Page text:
I know there are many people with disabilities that are in even worse situations, I empathize. Tell me how you make it through the day. I want what I don’t have. I wish things were different–the way they were before. I play moments the way I want them to be, not as they are. Damn Reality! A life altering experience.

FullSizeRender (5)Think about it.

drsandy@e-couch.net  ♦  ©All rights reserved 2014, Dr. Sandy Nelson, E-Couch.net  ♦  Photos courtesy of Pixabay unless otherwise noted

 

Fear: The Upgrade of Worry

Share

IMG_1783

We all know what fear feels like: that burning, hot, paralyzing sensation that erupts in the tummy and flows through the veins like lava; that weak, jelly-like feeling in the limbs; that shaky heart-throbbing Oh my God emotion; that I can’t breathe dizziness episode, well, need I go on? No one escapes fear.

Fear is often like a stow-away…it jumps on every other emotion for the ride.

Are you bummed out? Chances are fear is one of the feelings responsible. Anger is always accompanied by fear, and so is guilt. Wondering about getting hurt in a relationship? Getting laid-off? Getting dumped? Losing a loved one? Fear is the main ingredient there, too. Fear has many other names: terror, worry, apprehension, alarm, concern, fret, uneasiness, anxiety, distress, dread, and panic.

Fear is probably the worst feeling, along with depression, to encounter because it’s experienced physically as well as emotionally.

Psychiatrist and author of Worry: Hope and Help for a Common Condition, Dr. IMG_0727Edward Hallowell thinks people worry when they feel vulnerable and powerless. Worrying is used as a means to restore some sort of control—an attempt to reverse vulnerability and powerlessness. If we’re busy worrying, we feel a sense of control over the problem, even if that’s all we do about the dilemma—worry.

A type of worry—the worry or fear of uncertainty—has been shown to cause a devastating result.

Uncertainty is not knowing. It’s a situation that is unpredictable so an individual can’t determine what to think or do. Over a period of time this causes feeling of helplessness. Mounting evidence published in The Complete Guide to Your Emotions and Health, by Emrika Padus, shows that:

Worry over life’s uncertainties—those future “what-ifs” and past “if-onlys” that can drive us crazy with speculation—creates a particularly devastating kind of stress response…It’s what we don’t know (and can’t do anything about) that can really hurt us.

IMG_0322Uncertainty keeps a person in a constant state of semi-arousal which places an extreme burden on the body’s adaptive resources and resistance systems. Not knowing when something is going to happen or what is going to happen means having to stay on guard—tensed.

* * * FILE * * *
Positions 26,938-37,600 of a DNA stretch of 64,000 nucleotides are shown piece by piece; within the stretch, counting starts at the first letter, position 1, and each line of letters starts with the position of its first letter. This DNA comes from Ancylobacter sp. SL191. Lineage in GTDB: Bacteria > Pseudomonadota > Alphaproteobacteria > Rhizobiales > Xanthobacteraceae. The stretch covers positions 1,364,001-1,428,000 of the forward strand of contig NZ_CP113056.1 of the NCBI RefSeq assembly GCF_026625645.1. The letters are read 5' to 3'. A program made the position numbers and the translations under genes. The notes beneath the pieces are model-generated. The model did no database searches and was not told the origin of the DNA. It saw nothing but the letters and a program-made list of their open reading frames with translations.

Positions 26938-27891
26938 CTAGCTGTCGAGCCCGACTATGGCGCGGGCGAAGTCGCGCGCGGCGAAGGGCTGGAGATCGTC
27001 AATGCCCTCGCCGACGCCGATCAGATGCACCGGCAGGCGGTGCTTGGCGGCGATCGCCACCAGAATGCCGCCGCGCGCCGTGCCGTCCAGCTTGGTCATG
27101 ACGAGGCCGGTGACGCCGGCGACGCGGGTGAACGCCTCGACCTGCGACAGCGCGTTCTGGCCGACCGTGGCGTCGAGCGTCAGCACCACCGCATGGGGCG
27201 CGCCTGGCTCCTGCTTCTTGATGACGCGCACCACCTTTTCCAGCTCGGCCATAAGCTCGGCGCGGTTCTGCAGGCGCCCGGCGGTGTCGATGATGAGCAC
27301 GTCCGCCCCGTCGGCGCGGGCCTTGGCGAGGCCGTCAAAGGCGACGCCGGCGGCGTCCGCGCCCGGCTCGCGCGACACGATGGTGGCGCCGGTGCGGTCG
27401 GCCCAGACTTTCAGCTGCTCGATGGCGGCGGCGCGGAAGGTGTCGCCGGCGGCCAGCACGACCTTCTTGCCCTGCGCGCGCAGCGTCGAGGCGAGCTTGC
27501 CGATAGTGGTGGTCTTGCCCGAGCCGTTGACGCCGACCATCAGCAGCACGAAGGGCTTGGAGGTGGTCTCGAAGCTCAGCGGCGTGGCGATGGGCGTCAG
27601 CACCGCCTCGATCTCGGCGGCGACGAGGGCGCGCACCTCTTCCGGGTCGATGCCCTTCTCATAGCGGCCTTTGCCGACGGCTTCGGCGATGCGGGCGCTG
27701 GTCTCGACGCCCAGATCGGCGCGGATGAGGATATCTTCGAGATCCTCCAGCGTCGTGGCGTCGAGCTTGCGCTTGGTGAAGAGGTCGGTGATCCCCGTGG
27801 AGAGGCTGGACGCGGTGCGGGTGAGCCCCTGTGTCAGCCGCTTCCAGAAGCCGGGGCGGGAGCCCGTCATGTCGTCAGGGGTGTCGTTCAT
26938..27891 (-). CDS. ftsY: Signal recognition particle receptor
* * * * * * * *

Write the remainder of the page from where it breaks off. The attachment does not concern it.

When worry escalates, the result is fear.

Fear floods the body with epinephrine. It’s most powerful effect is felt on the heart—both the rate and strength of contractions increase. Blood pressure soars. If the fear is intense enough, all systems can fatally overload.

Individuals who experience an intruding level of fear have one thing in common: a need for control.

Anxiety is a future-focused state and control has to do with uncertainty. We IMG_0307seek control of people in efforts to influence or guarantee the outcomes to situations that we want. Worry is often viewed as an attempt to control the future. In some cases we can even think that if we worry enough, a dreaded event won’t happen. The amount of fear and anxiety that we experience is influenced by our perceived ability to cope with what we fear.

The minds of worriers become dominated by fear.

But worrying does not provide security or safety. There is no way to eliminate uncertainty.

Think about it.

 

©All rights reserved, 2014, Dr. Sandy Nelson, E-Couch.net
Photos courtesy of Pixabay.com

Need a brilliant idea? Hold a grudge.

Share

Hold a grudge. Now there’s a brilliant idea!

Yeah, cling to memories of betrayal and hurt. Ruminate over unfairness and CAPUPVE5CARS043CCAOF72XDCA75Z6V9CADGWZF6CAOBVH8ICANMHFYZCATKRO9PCA9XJ8MACAUZ5MIOCA45A0SUCA0R2TBZCAN0OEEQCAZF83JVCAI62Q52CAQ6I7R1CAP6RTDMCAF1ZI92injustice. Hold that bitterness close to your heart so that your entire attitude in life sucks and be sure everyone knows it. Feel entitled to take your anger out on other people—be mean, be blaming, be a bully. Yeah, hold a grudge and think that by doing so you’re somehow getting even. Don’t let the person off the hook–be sure to constantly remember the wrong-doing. Really mess up your head.